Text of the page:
Martin Kippenbergerby James Kalm
I don’t think I’ll ever be able to think of underwear in the same way again. The three current shows of the late lamented prankster Martin Kippenberger show the similarities and repeated images that made up this most self-conscious of artists’ personal mythology. His “persona” seems intentionally concocted to grab the front pages, not of Artforum but the National Enquirer. The headlines that would chart his career path might read something like: “Painter Doesn’t Paint, Spits at Neue Wilden,” “Worldwide Subway Planned by Artist Goes Nowhere,” and finally, “Skinny or Fat Artist? You Decide.”
Martin Kippenberger the Bermuda Triangle: Syros, Paris Bar and Dawson City, at Nyehaus Galleries, is an exhibit split between an extensive collection of drawings purchased by Tim Nye from Michel Würthle, the coproprietor of Berlin’s famous Paris Bar, and the models and ephemera of Kippenberger’s Metro-net project. The drawings, many of which were done on hotel stationery during the artist’s globe-trotting sojourns, are a whimsical diary of ideas and jokes, accomplished in pen, colored-pencil collage, and watercolor. With Kippenberger’s refutation of painting and the questions of outsourcing, these drawings are an area where the artist’s head and hand are evident. As a draftsman Kippenberger is clever and diverse, the drawings are kinky and satirical and almost too honest in their self-deprecating humor. Artists like Raymond Pettibon and David Cramer are continuing this line of investigation.
The Metro-net pieces are more ambitious. The press release states that Kippenberger dreamed of a global subway system. Two models of the individual entrances are presented along with documentary and publicity photos, blueprints, and a video. The entrances—one in Syros, Greece, and the other in Dawson City, Yukon Territory, Canada—are basically site-specific sculptures. After descending the stairs, you come to a permanently closed gate and ponder the route to your exit in Greece or Canada. Personally, for anyone who has spent any time at all commuting by subway in New York, the thought of traveling around the world underground is a hellacious nightmare, at least on the MTA. While watching the accompanying video of the artist examining the “entrance” at Dawson City, I found myself thinking of Odysseus and his descent into Hades.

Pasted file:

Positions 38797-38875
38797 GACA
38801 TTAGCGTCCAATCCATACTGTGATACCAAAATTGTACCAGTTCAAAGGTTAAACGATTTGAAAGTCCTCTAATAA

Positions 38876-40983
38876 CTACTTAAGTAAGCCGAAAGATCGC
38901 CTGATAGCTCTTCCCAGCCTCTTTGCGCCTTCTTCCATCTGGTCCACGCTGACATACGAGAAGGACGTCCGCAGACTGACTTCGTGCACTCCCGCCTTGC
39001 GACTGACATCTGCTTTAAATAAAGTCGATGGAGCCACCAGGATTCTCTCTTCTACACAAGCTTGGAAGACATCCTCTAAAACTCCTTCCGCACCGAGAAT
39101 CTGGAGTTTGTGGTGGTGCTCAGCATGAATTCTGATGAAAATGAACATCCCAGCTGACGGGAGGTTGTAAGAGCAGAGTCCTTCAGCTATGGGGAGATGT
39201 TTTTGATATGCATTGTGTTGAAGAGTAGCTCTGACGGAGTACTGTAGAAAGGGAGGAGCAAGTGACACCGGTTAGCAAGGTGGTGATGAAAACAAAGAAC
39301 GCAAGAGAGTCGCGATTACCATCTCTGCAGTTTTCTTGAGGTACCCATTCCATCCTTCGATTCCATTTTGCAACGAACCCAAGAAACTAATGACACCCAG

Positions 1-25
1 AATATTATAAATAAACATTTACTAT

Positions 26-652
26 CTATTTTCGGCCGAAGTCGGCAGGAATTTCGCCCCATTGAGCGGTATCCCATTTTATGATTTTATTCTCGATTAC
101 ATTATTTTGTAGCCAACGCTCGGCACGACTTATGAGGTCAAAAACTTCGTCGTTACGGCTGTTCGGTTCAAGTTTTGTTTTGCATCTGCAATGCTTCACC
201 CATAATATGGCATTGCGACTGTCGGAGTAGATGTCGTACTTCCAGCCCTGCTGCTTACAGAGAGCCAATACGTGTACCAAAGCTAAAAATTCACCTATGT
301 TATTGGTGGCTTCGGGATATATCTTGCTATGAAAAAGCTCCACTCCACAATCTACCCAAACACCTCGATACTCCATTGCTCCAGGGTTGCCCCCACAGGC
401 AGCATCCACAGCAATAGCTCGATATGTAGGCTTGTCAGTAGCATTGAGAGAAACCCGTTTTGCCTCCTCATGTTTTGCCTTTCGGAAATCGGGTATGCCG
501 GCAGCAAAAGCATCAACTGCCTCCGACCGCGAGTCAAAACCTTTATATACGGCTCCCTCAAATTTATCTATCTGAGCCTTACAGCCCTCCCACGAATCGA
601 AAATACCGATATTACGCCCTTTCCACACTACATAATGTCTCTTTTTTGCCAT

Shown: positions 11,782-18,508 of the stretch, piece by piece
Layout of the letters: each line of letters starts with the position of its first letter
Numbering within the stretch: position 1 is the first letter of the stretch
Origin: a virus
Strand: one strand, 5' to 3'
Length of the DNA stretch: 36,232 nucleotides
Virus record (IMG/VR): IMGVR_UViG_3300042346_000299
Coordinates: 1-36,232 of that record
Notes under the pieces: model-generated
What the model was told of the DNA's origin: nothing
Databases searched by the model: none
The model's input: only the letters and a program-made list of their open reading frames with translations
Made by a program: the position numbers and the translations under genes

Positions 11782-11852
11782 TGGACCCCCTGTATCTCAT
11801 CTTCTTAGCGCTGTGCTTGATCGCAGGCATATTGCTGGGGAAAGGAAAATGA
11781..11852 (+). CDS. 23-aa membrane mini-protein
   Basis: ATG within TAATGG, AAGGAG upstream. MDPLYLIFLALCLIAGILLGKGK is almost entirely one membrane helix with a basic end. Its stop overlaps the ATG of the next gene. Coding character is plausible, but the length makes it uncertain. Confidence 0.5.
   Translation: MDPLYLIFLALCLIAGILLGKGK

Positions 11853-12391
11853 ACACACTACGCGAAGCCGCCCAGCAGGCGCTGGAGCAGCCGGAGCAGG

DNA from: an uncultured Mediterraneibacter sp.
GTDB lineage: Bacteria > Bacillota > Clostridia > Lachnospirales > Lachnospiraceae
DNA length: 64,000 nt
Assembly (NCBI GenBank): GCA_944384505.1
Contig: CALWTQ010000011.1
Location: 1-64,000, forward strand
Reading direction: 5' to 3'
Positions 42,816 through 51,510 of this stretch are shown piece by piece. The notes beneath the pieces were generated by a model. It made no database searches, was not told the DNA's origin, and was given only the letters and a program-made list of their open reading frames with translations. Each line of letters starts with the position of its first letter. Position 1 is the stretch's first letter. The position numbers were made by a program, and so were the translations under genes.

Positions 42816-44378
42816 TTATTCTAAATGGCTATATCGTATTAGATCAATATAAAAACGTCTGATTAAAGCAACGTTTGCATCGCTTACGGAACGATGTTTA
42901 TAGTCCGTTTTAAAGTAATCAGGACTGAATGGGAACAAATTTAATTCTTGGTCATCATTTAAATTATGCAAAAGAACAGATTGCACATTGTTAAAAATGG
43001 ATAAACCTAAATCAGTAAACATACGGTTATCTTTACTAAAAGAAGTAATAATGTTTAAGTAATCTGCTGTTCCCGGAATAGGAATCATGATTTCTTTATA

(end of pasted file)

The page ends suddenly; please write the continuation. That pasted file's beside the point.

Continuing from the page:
Martin Kippenberger, Self Portraits at Luhring Augustine was for me the most satisfying and, at the same time, the most disquieting of these three shows. This selection of paintings and sculptures follows the meteoric rise to fame, the serious, mature international recognition, and the apparent bearded, bedraggled, beer-gutted wastrel period of the last few years of his career. There’s a brutal and pathetic honesty to the poignant images Kippenberger painted of himself, obviously knowing that his trim movie-star good looks and the young, energetic, madcap effigy he’d created with so much care had vanished. (What is it with those high-topped support briefs he seems to have lived in for the last five years of his life?) In “Was heiß ‘Rein na va plus’?” (1984), a blue wooden puppet stands in for the artist. He sits on a cubistic table of yellow and gray and is surrounded by playing cards and a large red wineglass. The puppet holds the Queen of Hearts in one hand and a cocktail glass in the other. The “Rein na va plus” of the title refers to a club tune by P.C. Experience. A rough translation of the text printed at the bottom of the painting is “a) doesn’t work anymore; b) keep on going; c) everything’s okay.”